But some among them -- known as Democrats -- say the Republican-dominated legislature is intentionally steering clear of substantial issues.
"My biggest disappointment is the failure to address some of the big issues Idaho has," says House Minority Leader John Rusche, a Lewiston Democrat. "Medicaid, probably first and foremost -- the failure to provide insurance coverage to 85,000 people in the gap."
Critics say with a primary election in May, GOP legislators are embracing pro-gun, pro-agriculture, anti-wolf issues sure to warm the heart of a specific constituency.
"They're pandering for a pretty clear reason," said Boise State University political science professor John Freemuth. "Because they're such a one-party state, they're worried about runs from their right flank."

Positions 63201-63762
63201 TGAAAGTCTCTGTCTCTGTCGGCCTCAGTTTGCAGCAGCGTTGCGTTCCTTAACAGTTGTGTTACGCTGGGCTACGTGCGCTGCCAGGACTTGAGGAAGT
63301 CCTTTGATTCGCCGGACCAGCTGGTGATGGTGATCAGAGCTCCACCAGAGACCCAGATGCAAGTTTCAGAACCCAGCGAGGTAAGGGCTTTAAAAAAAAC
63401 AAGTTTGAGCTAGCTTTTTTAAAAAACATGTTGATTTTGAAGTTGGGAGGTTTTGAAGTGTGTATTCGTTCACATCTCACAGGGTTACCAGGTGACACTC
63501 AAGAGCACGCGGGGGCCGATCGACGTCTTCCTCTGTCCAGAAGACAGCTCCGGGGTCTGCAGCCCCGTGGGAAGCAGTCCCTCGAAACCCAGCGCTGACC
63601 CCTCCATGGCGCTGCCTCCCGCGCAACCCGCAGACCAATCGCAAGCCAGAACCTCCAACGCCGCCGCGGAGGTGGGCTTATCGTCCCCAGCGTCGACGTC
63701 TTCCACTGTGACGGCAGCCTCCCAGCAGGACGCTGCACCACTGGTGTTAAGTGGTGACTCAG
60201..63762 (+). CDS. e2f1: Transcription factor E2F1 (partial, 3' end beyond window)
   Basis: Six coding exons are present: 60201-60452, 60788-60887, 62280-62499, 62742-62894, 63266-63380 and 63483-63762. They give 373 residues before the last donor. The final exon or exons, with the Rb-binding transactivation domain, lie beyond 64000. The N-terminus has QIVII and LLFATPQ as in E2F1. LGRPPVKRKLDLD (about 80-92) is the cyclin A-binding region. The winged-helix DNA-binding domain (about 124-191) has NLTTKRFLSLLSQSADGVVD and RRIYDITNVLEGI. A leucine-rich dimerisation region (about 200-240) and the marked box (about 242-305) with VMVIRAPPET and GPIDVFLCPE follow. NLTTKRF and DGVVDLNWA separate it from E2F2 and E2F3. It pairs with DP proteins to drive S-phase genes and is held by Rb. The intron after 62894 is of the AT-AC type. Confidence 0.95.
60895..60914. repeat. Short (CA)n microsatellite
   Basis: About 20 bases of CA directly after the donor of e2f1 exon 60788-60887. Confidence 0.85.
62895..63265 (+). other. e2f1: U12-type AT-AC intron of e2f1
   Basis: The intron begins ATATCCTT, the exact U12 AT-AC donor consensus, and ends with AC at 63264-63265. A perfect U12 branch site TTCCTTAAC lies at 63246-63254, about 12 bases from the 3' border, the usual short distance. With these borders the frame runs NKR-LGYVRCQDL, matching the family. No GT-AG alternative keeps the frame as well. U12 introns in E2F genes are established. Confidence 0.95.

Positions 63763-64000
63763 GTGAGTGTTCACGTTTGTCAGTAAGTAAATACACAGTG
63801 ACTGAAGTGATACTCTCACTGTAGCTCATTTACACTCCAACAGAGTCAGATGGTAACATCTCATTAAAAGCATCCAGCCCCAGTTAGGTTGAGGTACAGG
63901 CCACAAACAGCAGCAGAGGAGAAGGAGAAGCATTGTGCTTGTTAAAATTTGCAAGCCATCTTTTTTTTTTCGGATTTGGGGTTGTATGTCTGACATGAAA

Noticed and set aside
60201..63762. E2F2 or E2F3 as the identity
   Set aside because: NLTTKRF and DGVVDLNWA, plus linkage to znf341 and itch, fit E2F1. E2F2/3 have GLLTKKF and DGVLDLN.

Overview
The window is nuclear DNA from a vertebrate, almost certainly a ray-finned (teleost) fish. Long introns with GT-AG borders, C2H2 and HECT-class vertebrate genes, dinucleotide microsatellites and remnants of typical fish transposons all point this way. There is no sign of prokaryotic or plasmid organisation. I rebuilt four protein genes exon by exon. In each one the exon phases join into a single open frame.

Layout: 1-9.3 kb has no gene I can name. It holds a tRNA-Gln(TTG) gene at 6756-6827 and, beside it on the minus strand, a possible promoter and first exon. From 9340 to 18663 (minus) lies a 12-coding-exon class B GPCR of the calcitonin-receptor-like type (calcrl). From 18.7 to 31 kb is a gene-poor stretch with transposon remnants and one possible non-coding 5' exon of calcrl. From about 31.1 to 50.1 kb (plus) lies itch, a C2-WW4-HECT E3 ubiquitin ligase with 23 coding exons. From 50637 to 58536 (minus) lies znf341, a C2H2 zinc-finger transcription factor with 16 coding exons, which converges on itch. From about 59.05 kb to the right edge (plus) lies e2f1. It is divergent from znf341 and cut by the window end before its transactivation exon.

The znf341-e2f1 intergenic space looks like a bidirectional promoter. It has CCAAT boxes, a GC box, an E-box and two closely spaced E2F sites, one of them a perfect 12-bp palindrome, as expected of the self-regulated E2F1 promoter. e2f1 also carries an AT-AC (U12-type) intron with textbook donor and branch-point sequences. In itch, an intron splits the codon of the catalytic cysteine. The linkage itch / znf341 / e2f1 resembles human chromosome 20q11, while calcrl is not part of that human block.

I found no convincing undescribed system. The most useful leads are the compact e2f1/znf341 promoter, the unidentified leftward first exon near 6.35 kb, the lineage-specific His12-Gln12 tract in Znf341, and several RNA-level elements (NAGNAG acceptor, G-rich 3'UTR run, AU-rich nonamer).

"I'm not one to give somebody else's motives," said Rusche, "but I think that's a strong part of what's going on here."
And while Lt. Gov. Brad Little, an Emmett Republican, concedes lawmakers are eager to start campaigning, he doesn't think Republicans are playing politics.
In fact, Little says the legislature is dealing with the biggest issue in the state -- Idaho's public schools.
"That was the biggest issue from the get go." he said. "The governor talked about it, the legislature's talked about it. Now it's being implemented with through the appropriations process."
And he believes the "going-home bill" will be the public education appropriations bill.
But nobody's going home...yet.